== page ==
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Chapter 2: Properties of Minerals (2.3). Minerals: the building blocks of rocks Definition of a Mineral: naturally occurring inorganic solid characteristic.

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Presentation on theme: "Chapter 2: Properties of Minerals (2.3). Minerals: the building blocks of rocks Definition of a Mineral: naturally occurring inorganic solid characteristic."— Presentation transcript:

1 Chapter 2: Properties of Minerals (2.3)

2 Minerals: the building blocks of rocks Definition of a Mineral: naturally occurring inorganic solid characteristic crystalline structure definite chemical composition

3 How do we identify minerals? Physical properties: Color Streak Luster Hardness Crystal form Cleavage Fracture Density Distinctive

4 Physical Properties of Minerals Color: –Most obvious, but often misleading –Different colors may result from impurities Example: Quartz

5 Physical Properties of Minerals Color: Streak – color of a mineral in powdered form (used for metallic minerals) Obtained by scratching a mineral on a piece of unglazed porcelain. Example: Hematite

6 Physical Properties of Minerals Luster: –How a mineral surface reflects light –Two major types: Metallic luster Non-metallic luster Metallic example: Galena Non-metallic example: Orthoclase

7 Physical Properties of Minerals Hardness: –How easy it is to scratch a mineral –Mohs Scale of Hardness relative scale consists of 10 minerals, ranked 1 (softest) to 10 (hardest)

8 Mohs Scale of Hardness Hardest (10) – Diamond Softest (1) – Talc Common objects: - Fingernail (2.5) - Copper penny (3.5) - Wire nail (4.5) - Glass (5.5) - Streak plate (6.5)

9 Physical Properties of Minerals Crystal Form (or shape): –external expression of a mineral’s internal atomic structure –planar surfaces are called crystal faces –angles between crystal faces are constant for any particular mineral Quartz Pyrite

10 Physical Properties of Minerals Cleavage vs. Fracture: –The way a mineral breaks –Cleavage: tendency of a mineral to break along planes of weakness –Minerals that do not exhibit cleavage are said to fracture Do not confuse cleavage planes with crystal faces! Crystal faces are just on the surface and may not repeat when the mineral is broken.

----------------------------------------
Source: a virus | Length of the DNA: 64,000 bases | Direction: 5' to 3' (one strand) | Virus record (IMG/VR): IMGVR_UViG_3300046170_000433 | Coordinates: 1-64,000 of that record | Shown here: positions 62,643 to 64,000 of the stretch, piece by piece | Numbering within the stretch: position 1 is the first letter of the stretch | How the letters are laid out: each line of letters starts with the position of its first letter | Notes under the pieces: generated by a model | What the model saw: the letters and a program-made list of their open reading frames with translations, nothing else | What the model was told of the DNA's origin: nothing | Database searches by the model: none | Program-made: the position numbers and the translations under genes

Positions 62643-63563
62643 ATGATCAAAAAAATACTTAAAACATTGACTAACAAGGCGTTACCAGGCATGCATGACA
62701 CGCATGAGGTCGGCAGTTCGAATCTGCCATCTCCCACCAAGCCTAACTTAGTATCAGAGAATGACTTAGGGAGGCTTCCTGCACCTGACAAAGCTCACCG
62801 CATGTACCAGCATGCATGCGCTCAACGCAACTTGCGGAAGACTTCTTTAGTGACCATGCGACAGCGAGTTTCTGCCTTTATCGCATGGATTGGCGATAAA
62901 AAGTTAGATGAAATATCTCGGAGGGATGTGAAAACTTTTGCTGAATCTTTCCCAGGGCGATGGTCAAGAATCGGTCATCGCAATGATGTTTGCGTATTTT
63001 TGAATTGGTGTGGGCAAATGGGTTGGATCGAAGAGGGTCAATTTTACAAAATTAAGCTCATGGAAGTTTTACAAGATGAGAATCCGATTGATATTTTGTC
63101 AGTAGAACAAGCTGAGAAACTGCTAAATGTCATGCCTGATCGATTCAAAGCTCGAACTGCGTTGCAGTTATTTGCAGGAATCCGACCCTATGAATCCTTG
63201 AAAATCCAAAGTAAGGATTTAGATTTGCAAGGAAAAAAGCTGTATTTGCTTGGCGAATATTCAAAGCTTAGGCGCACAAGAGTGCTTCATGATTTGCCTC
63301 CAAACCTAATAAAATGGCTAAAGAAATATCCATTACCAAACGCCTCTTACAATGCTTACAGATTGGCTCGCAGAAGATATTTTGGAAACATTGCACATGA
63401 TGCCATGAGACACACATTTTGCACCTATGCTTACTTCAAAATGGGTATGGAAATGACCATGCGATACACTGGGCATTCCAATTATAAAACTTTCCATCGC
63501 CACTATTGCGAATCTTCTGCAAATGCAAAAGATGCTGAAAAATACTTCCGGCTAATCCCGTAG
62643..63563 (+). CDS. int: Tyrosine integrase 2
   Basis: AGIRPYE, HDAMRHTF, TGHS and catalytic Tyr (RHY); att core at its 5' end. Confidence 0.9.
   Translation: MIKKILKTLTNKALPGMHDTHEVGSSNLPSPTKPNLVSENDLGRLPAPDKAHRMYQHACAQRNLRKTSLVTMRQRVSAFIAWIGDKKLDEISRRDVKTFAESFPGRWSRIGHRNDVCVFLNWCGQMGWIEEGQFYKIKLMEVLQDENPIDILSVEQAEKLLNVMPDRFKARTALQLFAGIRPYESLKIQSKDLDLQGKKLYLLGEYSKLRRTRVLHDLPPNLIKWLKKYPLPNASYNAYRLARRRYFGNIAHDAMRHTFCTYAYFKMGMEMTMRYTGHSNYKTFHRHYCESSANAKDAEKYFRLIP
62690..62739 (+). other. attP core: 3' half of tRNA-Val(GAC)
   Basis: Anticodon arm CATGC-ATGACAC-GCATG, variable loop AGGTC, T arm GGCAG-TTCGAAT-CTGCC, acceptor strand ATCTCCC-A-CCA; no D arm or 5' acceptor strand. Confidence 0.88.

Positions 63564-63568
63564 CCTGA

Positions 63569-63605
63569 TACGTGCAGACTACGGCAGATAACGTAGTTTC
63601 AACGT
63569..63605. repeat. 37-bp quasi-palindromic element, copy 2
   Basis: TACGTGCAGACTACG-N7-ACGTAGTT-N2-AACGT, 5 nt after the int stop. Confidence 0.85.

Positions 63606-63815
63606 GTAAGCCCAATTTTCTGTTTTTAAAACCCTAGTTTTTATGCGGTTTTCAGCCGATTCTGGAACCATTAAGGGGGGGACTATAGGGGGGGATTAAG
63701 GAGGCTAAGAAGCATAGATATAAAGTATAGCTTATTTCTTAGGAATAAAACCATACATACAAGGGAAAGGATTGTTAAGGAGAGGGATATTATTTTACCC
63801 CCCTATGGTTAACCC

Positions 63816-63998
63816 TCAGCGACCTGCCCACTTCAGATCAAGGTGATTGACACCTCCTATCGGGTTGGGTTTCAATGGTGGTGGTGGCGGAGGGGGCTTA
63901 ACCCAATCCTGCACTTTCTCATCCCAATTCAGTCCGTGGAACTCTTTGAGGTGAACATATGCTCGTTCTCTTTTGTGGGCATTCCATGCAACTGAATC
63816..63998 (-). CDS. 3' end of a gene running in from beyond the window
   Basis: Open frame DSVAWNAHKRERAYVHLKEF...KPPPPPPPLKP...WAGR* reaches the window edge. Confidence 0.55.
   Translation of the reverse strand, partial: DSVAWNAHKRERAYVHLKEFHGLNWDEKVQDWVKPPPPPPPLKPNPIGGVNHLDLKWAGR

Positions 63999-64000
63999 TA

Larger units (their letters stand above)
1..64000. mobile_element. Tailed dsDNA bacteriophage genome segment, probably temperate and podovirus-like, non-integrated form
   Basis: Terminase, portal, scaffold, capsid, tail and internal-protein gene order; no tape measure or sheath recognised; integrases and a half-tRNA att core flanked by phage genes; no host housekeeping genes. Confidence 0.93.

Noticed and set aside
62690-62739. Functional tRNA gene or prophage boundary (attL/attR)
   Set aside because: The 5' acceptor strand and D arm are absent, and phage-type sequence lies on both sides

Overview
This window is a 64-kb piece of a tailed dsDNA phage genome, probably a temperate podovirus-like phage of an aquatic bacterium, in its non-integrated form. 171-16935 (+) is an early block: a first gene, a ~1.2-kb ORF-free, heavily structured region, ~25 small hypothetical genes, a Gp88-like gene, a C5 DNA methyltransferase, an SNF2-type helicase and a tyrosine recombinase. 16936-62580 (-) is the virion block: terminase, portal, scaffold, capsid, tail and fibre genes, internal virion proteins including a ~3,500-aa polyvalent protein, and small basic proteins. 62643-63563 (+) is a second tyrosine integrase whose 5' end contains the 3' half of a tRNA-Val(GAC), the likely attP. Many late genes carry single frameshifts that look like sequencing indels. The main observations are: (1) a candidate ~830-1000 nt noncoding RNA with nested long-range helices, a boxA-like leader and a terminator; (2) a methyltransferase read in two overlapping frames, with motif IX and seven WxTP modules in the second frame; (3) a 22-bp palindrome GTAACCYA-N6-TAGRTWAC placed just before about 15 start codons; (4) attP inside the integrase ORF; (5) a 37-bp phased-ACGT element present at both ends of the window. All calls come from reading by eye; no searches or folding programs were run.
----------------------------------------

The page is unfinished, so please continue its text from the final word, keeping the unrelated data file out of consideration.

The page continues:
11 Physical Properties of Minerals Cleavage is described by: –Number of planes –Angles between adjacent planes –These are constant for a particular mineral

12 Physical Properties of Minerals Cleavage (1 direction): Example: mica

13 Physical Properties of Minerals Cleavage (2 directions): orthoclase amphibole

14 Physical Properties of Minerals Cleavage (3 directions): halite calcite

15 Physical Properties of Minerals Cleavage (4 directions): fluorite

16 Physical Properties of Minerals Fracture: –minerals that do not exhibit cleavage are said to fracture –smooth, curved surfaces when minerals break in a glass-like manner: conchoidal fracture Quartz

17 Physical Properties of Minerals Density: –mass of a mineral divided by volume of the mineral –metallic minerals tend to have higher densities than non-metallic minerals Galena D=7.5 Quartz D=2.65

18 –reaction with hydrochloric acid (calcite fizzes) Physical Properties of Minerals Distinctive properties: –taste (halite tastes salty) –feel (talc feels soapy, graphite feels greasy) –magnetism (magnetite attracts a magnet) –double refraction (calcite when placed over printed material, letters appear doubled) –smell (sulfur smells like rotten eggs)


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